Lawyer Kenneth Chesebro pleads guilty over efforts to overturn Trump’s 2020 loss in Georgia

Lawyer Kenneth Chesebro appears in court
Lawyer Kenneth Chesebro appears before Judge Scott MacAfee during a hearing Oct. 10 in Atlanta.
(Alyssa Pointer / Associated Press)

Lawyer Kenneth Chesebro pleaded guilty to a felony on Friday just as jury selection was getting underway in his trial on charges accusing him of participating in efforts to overturn Donald Trump’s loss in the 2020 election in Georgia.

Chesebro, charged alongside Trump and 17 others with violating the state’s racketeering law, pleaded guilty in a last-minute deal to one felony charge of conspiracy to file false documents.

His plea came a day after Sidney Powell, a fellow former Trump lawyer who had been scheduled to go to trial with him, entered her own deal with prosecutors and pleaded guilty to six misdemeanor counts.


Chesebro was sentenced to five years of probation and 100 hours of community service, and was ordered to pay $5,000 in restitution, write an apology letter to Georgia’s residents and testify truthfully at any related trials.

The two guilty pleas — along with a third from a bail bondsman last month — are major victories for Fulton County Dist. Atty. Fani Willis, who obtained the indictment in August. The deals whittle down an unwieldy pool of defendants and allow her to avoid lengthy trials for the first three — proceedings that would have given the remaining 16 insight into her trial strategy.

Chesebro, who lives in Puerto Rico, was initially charged with felony racketeering and six other counts in the wide-ranging scheme to keep the Republican president in power after he lost the 2020 election to Democrat Joe Biden.

The indictment alleges that Chesebro coordinated and executed a plan to have 16 Georgia Republicans sign a certificate declaring falsely that Trump had won the state and declaring themselves the state’s “duly elected and qualified” electors.

The plea deal ensures that Chesebro publicly accepts responsibility for his conduct in the case and removes the uncertainty of a jury trial.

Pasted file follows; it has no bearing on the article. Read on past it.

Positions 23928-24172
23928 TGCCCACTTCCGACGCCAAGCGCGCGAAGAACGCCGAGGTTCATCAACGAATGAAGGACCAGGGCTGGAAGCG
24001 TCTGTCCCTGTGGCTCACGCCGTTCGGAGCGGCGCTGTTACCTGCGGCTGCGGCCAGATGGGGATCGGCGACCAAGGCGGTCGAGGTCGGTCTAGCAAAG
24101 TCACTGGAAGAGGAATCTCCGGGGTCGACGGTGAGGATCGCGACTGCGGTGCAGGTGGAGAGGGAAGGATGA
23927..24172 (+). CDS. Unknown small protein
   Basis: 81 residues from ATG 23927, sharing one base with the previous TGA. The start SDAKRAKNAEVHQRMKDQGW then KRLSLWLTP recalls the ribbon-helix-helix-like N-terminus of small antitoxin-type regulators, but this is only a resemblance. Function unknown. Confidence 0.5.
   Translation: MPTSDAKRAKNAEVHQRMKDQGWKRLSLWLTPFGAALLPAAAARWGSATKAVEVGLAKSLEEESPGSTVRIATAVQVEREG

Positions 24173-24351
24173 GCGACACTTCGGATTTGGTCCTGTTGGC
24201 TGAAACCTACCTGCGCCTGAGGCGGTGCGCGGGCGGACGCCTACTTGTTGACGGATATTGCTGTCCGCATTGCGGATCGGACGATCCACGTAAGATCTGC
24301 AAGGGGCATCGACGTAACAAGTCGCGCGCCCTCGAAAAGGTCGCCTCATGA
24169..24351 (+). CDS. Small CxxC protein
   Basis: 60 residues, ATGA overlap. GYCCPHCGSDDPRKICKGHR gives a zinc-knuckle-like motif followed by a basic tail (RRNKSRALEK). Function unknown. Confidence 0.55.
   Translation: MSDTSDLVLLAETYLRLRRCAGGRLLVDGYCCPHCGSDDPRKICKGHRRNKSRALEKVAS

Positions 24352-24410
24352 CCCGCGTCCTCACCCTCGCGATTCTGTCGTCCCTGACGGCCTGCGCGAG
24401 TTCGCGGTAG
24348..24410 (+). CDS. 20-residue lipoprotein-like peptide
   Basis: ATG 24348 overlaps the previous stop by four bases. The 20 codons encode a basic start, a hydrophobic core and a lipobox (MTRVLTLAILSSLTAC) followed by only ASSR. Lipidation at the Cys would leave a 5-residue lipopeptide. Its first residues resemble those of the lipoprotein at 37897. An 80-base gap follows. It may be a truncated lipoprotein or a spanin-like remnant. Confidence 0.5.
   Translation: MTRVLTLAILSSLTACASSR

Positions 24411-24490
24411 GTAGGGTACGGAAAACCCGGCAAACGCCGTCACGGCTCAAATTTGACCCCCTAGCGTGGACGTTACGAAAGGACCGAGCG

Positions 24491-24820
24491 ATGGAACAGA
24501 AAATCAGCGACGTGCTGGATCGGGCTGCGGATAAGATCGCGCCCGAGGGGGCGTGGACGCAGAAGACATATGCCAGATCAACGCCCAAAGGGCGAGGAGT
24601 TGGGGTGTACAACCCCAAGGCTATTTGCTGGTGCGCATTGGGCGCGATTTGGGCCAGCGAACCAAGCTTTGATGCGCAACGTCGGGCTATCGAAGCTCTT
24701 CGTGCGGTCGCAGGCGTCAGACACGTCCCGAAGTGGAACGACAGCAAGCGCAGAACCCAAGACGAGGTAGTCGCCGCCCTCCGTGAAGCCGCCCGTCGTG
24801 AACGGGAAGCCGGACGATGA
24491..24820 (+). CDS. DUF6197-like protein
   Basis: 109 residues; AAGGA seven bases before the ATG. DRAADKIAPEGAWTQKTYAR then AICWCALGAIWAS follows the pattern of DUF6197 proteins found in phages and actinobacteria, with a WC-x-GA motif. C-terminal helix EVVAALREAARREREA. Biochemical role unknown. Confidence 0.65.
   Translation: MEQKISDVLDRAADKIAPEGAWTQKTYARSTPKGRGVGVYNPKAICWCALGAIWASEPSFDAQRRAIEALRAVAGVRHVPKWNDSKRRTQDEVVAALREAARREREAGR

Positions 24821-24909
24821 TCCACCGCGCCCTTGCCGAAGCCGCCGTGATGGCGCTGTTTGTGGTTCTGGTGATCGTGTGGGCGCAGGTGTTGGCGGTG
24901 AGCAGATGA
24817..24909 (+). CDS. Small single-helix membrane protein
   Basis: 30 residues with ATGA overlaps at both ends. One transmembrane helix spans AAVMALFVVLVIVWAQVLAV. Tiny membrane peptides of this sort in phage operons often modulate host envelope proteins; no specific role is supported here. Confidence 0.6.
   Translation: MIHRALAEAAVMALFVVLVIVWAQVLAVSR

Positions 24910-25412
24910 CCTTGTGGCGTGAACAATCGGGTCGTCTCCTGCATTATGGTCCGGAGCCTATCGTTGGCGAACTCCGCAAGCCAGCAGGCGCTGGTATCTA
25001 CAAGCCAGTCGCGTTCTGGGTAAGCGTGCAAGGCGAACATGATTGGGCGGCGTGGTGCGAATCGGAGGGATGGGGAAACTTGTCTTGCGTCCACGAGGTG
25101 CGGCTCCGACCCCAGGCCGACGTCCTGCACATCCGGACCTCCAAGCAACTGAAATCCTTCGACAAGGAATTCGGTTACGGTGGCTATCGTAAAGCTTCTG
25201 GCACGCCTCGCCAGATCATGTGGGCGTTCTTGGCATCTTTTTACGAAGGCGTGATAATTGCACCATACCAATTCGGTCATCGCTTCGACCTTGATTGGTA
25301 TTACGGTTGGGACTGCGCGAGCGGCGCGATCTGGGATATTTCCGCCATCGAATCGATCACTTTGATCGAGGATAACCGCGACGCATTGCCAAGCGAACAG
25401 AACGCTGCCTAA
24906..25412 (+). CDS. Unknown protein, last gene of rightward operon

It also compels him to testify about communications he had with Trump’s campaign lawyers and close associates, including co-defendant Rudolph W. Giuliani, a Trump attorney.


Jury selection had been set to start Friday for thetrial of Powell and Chesebro, who had both filed demands for a speedy trial. After Powell pleaded guilty, Chesebro was to continue to trial on his own.

Powell’s deal requires her to serve six years of probation, pay a $6,000 fine and write an apology letter to Georgia and its residents. She also recorded a statement for prosecutors and agreed to testify truthfully against her co-defendants at future trials.

A lower-profile defendant in the case, bail bondsman Scott Graham Hall, pleaded guilty last month to five misdemeanor charges. He was sentenced to five years of probation and also agreed to testify in further proceedings.

All of the other defendants, including Trump White House Chief of Staff Mark Meadows, have entered not-guilty pleas.

Prosecutors allege that Chesebro unlawfully conspired with Trump and lawyers associated with his campaign to have the group of Georgia Republicans sign the false elector certificate and to submit it to various federal authorities.

He also communicated with Trump campaign lawyers and GOP leaders in other swing states won by Biden seeking to get the states to submit false slates of electors, prosecutors alleged. The communications included memos in which Chesebro advocated for Republicans in those states
to cast electoral votes for Trump, and providing detailed instructions on how to carry out the process.


In an email to Giuliani, he outlined strategies to disrupt and delay the joint session of Congress on Jan. 6, 2021, during which electoral votes were to be certified. He wrote that those strategies were “preferable to allowing the Electoral Count Act to operate by its terms.”